Last week, the U.S. Department of Justice urged local courts nationwide to put an end to policies that penalize people simply for being poor – including the practice of suspending driver’s licenses when individuals miss payments on fines. This practice is all too common in California traffic courts, and is not prevented by amnesty policies that went into place last year.
Today, a coalition of legal organizations put San Mateo County Superior Court on notice, demanding that the court change its policy of suspending the driver’s licenses of people who are too poor to pay exorbitant traffic fines. After several months of communication with the court system without adequate resolution, a demand letter was sent today by the Lawyers’ Committee for Civil Rights of the San Francisco Bay Area (LCCR), Legal Services for Prisoners with Children, the Western Center on Law & Poverty, and the ACLU of Northern California.
The coalition, joined by Bay Area Legal Aid, also sent a letter this morning to the California Judicial Council, urging the Council to instruct all California traffic courts to stop suspending the driver’s licenses of people who are too poor to pay exorbitant traffic fines.
“As demonstrated in last year’s report ‘Not Just a Ferguson Problem– How Traffic Courts Drive Inequality in California’, California traffic courts are saddling people with unjust, costly fines, and suspending millions of drivers’ licenses when those fines go unpaid,” said Elisa Della-Piana, Legal Director, LCCR. “They’re failing to take people’s ability to pay into account, and it’s damaging entire communities.”
“What used to be a hundred dollar violation in California now costs nearly five hundred dollars, and the costs climb into the thousands when people miss deadlines to pay fees they can’t afford,” said Claire Johnson Raba, Attorney at Bay Area Legal Aid. “Many jobs require a driver’s license, so the loss of a license pushes families deeper into the cycle of unemployment and poverty.”
“These exorbitant traffic fines are part of a larger pattern in which our justice system funds itself off the backs of poor people,” said Brittany Stonesifer, Staff Attorney at Legal Services for Prisoners with Children. “Because racial profiling makes police stops and traffic citations commonplace in communities of color, this practice hits people of color the hardest.”
Last year, Gov. Brown created an amnesty program for people who owed debt on traffic citations and had lost their license in a set time period. But anyone who got a ticket after January 1, 2013 is at best only partially eligible for amnesty. They are ineligible for a reduction in what they owe, and even if they can get their license back, courts are still allowed to suspend their license again if they miss a payment.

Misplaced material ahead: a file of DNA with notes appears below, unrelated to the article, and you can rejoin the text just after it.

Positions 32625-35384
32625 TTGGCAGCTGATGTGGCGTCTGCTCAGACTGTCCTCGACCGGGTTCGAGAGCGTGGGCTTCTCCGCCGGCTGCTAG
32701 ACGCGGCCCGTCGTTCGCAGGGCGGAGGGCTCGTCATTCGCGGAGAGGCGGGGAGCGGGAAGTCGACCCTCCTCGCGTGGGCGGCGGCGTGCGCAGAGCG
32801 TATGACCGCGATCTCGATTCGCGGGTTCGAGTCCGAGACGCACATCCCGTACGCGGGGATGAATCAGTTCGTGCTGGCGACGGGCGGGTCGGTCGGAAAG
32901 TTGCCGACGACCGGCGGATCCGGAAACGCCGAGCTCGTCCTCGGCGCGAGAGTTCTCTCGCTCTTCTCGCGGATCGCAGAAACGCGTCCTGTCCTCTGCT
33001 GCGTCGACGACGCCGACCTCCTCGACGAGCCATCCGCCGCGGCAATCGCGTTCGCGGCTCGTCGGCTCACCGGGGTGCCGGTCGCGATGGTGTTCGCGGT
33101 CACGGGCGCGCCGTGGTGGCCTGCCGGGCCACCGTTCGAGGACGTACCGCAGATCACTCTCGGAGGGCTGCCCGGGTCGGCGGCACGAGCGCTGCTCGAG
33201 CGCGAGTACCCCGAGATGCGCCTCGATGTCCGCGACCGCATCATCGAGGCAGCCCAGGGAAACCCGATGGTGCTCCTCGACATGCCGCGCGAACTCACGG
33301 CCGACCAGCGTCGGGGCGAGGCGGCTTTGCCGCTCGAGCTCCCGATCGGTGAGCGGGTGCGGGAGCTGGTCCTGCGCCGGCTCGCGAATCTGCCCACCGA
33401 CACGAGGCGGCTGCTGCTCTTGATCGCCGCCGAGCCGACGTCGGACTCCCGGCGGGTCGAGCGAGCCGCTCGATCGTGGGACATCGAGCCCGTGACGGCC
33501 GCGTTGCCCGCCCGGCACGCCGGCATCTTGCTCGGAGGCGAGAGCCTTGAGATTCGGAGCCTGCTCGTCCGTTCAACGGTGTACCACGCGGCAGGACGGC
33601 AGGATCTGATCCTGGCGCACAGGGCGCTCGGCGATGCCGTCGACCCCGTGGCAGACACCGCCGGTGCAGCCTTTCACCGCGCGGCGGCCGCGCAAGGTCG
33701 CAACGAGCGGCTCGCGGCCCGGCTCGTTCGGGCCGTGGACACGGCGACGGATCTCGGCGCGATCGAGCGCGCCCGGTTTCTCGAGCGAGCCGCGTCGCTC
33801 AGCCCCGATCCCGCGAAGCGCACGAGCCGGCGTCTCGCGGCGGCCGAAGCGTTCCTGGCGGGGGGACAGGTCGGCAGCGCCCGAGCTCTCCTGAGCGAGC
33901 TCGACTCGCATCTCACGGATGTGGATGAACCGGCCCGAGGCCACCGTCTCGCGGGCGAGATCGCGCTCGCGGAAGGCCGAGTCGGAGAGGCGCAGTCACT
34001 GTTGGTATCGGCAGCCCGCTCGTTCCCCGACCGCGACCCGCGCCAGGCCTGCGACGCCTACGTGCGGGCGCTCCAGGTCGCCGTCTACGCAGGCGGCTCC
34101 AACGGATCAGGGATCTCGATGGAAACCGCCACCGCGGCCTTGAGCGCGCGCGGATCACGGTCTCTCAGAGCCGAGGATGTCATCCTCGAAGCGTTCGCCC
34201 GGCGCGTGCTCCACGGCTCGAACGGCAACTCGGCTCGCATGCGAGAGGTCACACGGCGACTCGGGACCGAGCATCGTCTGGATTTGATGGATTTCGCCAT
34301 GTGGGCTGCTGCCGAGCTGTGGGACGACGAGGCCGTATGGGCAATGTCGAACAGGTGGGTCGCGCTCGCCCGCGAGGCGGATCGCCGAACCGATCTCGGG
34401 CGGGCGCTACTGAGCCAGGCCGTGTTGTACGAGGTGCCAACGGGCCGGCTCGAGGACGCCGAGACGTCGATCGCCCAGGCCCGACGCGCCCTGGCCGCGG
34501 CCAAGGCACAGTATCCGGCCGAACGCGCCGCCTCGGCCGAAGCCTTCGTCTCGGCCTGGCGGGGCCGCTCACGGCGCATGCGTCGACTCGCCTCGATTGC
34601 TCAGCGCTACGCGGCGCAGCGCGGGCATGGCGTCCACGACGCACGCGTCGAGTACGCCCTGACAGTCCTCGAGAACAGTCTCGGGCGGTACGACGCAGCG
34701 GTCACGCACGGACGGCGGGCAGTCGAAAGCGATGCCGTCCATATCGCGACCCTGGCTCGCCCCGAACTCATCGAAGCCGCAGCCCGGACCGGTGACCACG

“Unfortunately, amnesty does nothing to prevent thousands of Californians from currently being caught up in the same web of traffic debt and license suspensions,” said Antionette Dozer, Senior Attorney, Western Center on Law & Poverty. “We need to take much bolder action by stopping the suspension of licenses and by significantly reducing the traffic fines on low income families. Courts can do that right now but they are failing to do so.”
“The denial of due process in traffic court is causing widespread debt and unemployment,” said Micaela Davis, Staff Attorney with the ACLU of Northern California. “By not taking people’s ability to pay into account, the courts are hurting families, communities, and the state as a whole.”
In the demand letter to San Mateo County Superior Court, the coalition outlines the steps the traffic court must take in order to satisfy its constitutional and statutory duties, including setting up a system for determining people’s ability to pay, providing meaningful notice about how to access that system, and properly tailoring payment plans to a person’s actual financial circumstances. State law does not require the court to suspend driver’s licenses for failure to pay, and the coalition’s letter urges the court to stop suspending licenses as a means of generating and collecting revenue.
The court has until April 4 to comply, or face legal action.
In cooperation with Bay Area Legal Aid, the coalition is also pursuing related advocacy in several other Bay Area counties. They have sent a letter to Contra Costa County Superior Court requesting a meeting to discuss similar problems, and have engaged in collaborative efforts with Alameda County Superior Court, which has indicated it would work with the coalition to change its policies.